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Reconciliation to God in Christ..pdf

Reconciliation to God in Christ..pdf

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Published by GLENN DALE PEASE
BY JOHN JAMES TAYLER,




2 CORINTHIANS v. 19:
"God was in Christ, reconciling the world unto Himself."
BY JOHN JAMES TAYLER,




2 CORINTHIANS v. 19:
"God was in Christ, reconciling the world unto Himself."

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Published by: GLENN DALE PEASE on Oct 25, 2013
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Reconciliation to God in Christ.BY JOH JAMES TAYLER,2 CORITHIAS v. 19:"God was in Christ, reconciling the world unto Himself."age, whatever may be its faults in other respects, cannot be charged generally with want of earnestness. The last century was marked bya shallow rationalism, which dealt in compromise, wassatisfied with half-solutions, and never pushed its principles to their legitimate issue. But now, on all sides,men are awake to the grandeur of the questions that arecontroverted between them. If there be much doubt(and doubt is the indispensable precursor of the highesttruth), there is no scoffing and no irreverence. Men arestriving everywhere to be genuine and self-consistent.We see this as well in the renovated zeal of orthodoxy,as in the fearless consequentially of unbelief. It is notsurprising, therefore, that, for the present, opinion should282 Reconciliation to God in Christ.seem to be taking an extreme form in opposite directions. First, there are those who, in their wish to freetheir minds from all gratuitous assumptions inheritedfrom the past, and to look at the great problems of ourbeing with thoroughly unprejudiced eyes, regard thisworld as a simple fact a mere system of orderly phy
 
sical development, governed by universal and undevi-ating laws, with man for its last and highest product.Then, there are others, who see in Christianity a rectification of the moral disorder of the world, by a specialinterposition once for all, creating certain artificial relations towards God, which secure salvation to those whoavail themselves of them, but abandon the remnant of the human race to hopeless perdition. The former recognize law, order, progressive development, but noliving, moral contact between an invisible Spirit pervading the universe and the finite spirits of menphenomena, but nothing behind and beyond phenomena. The latter see, indeed, a God beyond and abovethe world, but believe Him to have stepped forth intothe midst of human affairs in one line only of cosmicaldevelopment, and for the benefit of a certain portiononly of the human race, leaving all other periods of history unblessed by the Divine Presence, and all othermembers of the human family shut out from the Divinemercies. But is this our only alternative ? Are wecondemned to choose between a Pantheistic and anEcclesiastical construction of the universe ? Is therenot a view of Christ and Christianity which can admitthe uniform and unfailing law and the progressive development of the one theory, without its godless desti-Reconciliation to God in Christ. 283tution ; and recognize, with the other, the descent of the Divine into the human, and the direct intercourseof God and man, without taking the gospel out of therealm of universal law, without relegating it to a singleorder of historical events, and limiting its benefits to aportion only of mankind ? Let us see.(1.) Religion in all its forms rests on the assumption of a certain intercourse and sympathy between thehuman and the Divine. It is the mysterious contact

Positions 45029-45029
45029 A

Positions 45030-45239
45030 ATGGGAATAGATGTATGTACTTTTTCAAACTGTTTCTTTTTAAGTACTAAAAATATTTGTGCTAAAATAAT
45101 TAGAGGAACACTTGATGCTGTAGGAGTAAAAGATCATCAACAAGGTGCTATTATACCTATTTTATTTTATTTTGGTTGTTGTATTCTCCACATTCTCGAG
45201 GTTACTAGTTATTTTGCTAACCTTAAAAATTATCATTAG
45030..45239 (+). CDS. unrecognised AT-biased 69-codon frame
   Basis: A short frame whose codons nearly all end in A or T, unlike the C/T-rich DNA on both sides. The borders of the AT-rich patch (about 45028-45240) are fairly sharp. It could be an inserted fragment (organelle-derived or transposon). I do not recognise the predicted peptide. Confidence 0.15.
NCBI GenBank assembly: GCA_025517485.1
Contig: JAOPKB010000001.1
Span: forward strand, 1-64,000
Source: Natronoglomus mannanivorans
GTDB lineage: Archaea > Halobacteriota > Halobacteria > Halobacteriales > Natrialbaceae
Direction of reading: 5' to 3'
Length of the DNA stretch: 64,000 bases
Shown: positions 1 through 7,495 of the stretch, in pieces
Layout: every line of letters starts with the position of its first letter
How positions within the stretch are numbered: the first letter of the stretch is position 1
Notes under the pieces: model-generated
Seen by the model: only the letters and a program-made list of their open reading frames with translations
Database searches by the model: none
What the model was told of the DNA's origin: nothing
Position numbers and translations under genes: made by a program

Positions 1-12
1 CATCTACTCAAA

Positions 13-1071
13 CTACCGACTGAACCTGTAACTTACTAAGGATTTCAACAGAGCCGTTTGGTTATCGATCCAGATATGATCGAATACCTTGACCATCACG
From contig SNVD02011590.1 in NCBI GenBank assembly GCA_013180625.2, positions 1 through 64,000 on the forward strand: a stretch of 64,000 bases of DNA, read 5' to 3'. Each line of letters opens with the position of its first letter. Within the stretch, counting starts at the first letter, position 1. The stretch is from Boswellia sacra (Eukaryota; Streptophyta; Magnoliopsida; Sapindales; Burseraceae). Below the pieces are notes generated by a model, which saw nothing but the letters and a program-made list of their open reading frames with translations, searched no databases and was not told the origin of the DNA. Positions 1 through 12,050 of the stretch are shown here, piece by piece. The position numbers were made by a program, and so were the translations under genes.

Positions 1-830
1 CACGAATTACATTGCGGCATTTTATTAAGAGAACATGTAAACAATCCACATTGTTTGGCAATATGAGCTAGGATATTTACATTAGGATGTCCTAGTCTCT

of the mind, which we are conscious of possessingwithin ourselves, with another and a higher Mind outside our own, though akin to it, and at all times presentto it, and enfolding it. Here is the realm of faith.Hence all prayer and all worship. This is one of thoseprimary beliefs which we must be content to take as itis given to us, without looking for any ulterior reasonthat would logically enforce its acceptance. But, if aprimary belief, how, it may be asked, can it ever belost ? To answer this, we must advert, for a moment,to the order of mental development in man. The instinctive affections and primary beliefs lie at the basisof our nature, and furnish the groundwork on which thereasoning faculties build up the progressive structure of materials collected by observation and drawn out intogeneral truths and rules of action by comparison andinference. These reasoning faculties are more properlyman s own. Their exercise depends on his will. Theyare trained and perfected by his personal industry.Here, within certain limits, he is the creator and architect of his own condition. As he progresses in themarch of civilization, he becomes so absorbed in the284 Reconciliation to God in Christ.employment of these powers, lie finds such interest anddelight in applying them to the increase of his knowledge, his power and his wealth, that at last he thinksof himself solely as a productive and reasoning animal.He forgets the ultimate ground on which he stands.The primitive trusts, on which his whole mental fabricrests, are either entirely hidden from view by the vastartificial superstructure that has been reared over them,or have so closely blended themselves with subsequentprocesses of thought, that it becomes very difficult, inthe advanced periods of social culture, to distinguish,amidst the tangled mass of human opinion, the elementsoriginally infused into our nature by God, from the re

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